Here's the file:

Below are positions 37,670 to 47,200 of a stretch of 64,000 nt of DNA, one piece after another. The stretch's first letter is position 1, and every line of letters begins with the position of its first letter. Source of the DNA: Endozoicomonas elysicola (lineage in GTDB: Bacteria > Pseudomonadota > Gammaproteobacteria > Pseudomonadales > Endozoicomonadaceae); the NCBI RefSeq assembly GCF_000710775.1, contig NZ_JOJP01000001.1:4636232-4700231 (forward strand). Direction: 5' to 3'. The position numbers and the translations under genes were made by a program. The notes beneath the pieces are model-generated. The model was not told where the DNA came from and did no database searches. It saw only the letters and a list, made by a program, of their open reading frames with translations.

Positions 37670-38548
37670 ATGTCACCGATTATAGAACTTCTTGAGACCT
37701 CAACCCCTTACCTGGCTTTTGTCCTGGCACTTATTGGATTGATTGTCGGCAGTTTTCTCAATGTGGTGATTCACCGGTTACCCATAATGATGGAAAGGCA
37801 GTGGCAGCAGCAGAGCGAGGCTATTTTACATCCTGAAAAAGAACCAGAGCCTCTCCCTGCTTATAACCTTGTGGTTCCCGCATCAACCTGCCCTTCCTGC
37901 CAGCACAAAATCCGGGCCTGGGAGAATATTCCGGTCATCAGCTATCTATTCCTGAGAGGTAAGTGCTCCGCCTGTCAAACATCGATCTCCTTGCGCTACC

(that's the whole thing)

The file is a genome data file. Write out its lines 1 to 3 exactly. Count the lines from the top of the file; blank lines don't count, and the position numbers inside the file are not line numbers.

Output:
Below are positions 37,670 to 47,200 of a stretch of 64,000 nt of DNA, one piece after another. The stretch's first letter is position 1, and every line of letters begins with the position of its first letter. Source of the DNA: Endozoicomonas elysicola (lineage in GTDB: Bacteria > Pseudomonadota > Gammaproteobacteria > Pseudomonadales > Endozoicomonadaceae); the NCBI RefSeq assembly GCF_000710775.1, contig NZ_JOJP01000001.1:4636232-4700231 (forward strand). Direction: 5' to 3'. The position numbers and the translations under genes were made by a program. The notes beneath the pieces are model-generated. The model was not told where the DNA came from and did no database searches. It saw only the letters and a list, made by a program, of their open reading frames with translations.

Positions 37670-38548
37670 ATGTCACCGATTATAGAACTTCTTGAGACCT